Justification of Red List Category
This species has an extremely large range, and hence does not approach the thresholds for Vulnerable under the range size criterion (Extent of Occurrence <20,000 km2 combined with a declining or fluctuating range size, habitat extent/quality, or population size and a small number of locations or severe fragmentation). Despite the fact that the population trend appears to be decreasing, the decline is not believed to be sufficiently rapid to approach the thresholds for Vulnerable under the population trend criterion (>30% decline over ten years or three generations). The population size is very large, and hence does not approach the thresholds for Vulnerable under the population size criterion (<10,000 mature individuals with a continuing decline estimated to be >10% in ten years or three generations, or with a specified population structure). For these reasons the species is evaluated as Least Concern.
Brooke (2004) estimated the global population to number around 500,000 individuals.
The population is suspected to be in decline owing to ongoing threats.
The Black-bellied Storm-petrel has a circumpolar distribution from islands of the Scotia Archipelago, through the southern Indian Ocean to the Antipodes Islands (New Zealand). Outside the breeding season, it migrations north into the subtropical and tropical zones of the Atlantic, Indian and Pacific Oceans, regularly occurring north up to the equator (del Hoyo et al. 1992).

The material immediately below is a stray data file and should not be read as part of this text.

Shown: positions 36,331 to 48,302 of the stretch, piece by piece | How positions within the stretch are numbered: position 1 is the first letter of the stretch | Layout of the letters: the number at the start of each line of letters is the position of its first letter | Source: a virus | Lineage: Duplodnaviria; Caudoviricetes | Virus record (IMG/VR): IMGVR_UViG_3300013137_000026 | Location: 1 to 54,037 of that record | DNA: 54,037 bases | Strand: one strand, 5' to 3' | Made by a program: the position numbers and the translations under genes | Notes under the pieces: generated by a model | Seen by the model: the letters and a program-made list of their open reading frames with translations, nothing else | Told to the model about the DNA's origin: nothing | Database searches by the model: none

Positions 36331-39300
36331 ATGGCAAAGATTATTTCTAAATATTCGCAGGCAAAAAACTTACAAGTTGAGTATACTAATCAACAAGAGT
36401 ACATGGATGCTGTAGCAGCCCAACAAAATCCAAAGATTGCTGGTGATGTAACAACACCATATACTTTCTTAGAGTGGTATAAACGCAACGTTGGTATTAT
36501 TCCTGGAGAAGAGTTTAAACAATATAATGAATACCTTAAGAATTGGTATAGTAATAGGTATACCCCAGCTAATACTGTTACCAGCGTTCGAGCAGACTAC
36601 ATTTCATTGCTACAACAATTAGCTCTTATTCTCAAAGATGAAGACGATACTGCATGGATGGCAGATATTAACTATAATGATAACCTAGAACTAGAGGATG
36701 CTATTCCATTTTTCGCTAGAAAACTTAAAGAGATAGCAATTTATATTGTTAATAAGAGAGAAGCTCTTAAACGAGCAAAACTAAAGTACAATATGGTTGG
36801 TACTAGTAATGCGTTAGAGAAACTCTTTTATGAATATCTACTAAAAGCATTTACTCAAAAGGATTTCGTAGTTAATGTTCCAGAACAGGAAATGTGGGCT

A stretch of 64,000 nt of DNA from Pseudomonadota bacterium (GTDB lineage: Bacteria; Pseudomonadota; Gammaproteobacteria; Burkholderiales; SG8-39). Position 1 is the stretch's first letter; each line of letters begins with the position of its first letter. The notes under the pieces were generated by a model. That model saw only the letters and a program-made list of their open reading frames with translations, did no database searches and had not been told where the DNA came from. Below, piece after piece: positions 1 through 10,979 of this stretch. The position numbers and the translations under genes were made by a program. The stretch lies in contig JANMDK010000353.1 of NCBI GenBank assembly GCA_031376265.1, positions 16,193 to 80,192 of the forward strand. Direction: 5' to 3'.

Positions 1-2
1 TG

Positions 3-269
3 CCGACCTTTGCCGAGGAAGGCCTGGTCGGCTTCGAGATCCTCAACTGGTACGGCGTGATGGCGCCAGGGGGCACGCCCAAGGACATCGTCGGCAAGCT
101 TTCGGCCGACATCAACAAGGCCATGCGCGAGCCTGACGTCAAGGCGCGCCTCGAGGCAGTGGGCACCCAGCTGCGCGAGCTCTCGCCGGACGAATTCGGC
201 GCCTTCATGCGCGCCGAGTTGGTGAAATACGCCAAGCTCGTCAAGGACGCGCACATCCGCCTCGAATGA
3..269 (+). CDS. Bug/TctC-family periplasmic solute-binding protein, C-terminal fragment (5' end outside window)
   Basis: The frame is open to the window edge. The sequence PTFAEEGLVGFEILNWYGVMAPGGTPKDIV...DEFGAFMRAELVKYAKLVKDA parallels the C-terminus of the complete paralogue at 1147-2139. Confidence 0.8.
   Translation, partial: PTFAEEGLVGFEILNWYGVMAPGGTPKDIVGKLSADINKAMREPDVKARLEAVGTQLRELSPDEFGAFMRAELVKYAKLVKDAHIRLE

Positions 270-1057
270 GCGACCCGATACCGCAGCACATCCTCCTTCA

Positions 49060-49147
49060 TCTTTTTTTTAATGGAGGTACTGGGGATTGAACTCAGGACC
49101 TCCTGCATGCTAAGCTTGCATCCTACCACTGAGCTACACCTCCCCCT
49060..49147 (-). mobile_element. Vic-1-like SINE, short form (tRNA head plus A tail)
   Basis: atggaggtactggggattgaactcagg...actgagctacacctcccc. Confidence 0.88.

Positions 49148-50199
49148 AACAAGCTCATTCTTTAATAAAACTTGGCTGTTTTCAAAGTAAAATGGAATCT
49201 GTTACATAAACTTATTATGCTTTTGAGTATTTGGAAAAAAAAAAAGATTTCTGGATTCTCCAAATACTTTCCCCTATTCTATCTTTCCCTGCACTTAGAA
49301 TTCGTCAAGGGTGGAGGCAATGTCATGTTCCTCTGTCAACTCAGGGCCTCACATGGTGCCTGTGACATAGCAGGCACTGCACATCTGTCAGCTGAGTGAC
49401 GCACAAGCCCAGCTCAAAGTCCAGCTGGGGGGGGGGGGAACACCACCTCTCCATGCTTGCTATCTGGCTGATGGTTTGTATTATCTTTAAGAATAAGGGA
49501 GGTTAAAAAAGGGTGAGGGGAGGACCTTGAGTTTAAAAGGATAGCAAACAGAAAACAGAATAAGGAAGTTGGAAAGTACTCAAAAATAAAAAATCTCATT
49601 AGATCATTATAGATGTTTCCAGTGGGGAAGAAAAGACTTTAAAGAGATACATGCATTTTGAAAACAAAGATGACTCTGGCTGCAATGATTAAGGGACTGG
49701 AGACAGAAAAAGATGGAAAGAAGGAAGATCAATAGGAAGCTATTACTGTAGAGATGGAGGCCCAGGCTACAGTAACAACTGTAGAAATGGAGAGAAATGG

This species rarely occurs on land, except when breeding. It may be associated with cool currents where it feeds on squid and small fish (data lacking). Its breeding season begins in November, when it forms loose colonies on bare rocky slopes, in thick vegetation or peat of offshore islands or stacks. It lays one egg in burrows or rocky crevices (del Hoyo et al. 1992).
A number of White-bellied Storm-petrels are killed each year due to light-induced collisions with boats however, the extent of this seems to be small (Black 2005).
Text account compilers
Butchart, S., Ekstrom, J., Calvert, R., Fjagesund, T., Martin, R., Miller, E., Stuart, A.
BirdLife International (2019) Species factsheet: Fregetta tropica. Downloaded from http://www.birdlife.org on 17/01/2019. Recommended citation for factsheets for more than one species: BirdLife International (2019) IUCN Red List for birds. Downloaded from http://www.birdlife.org on 17/01/2019.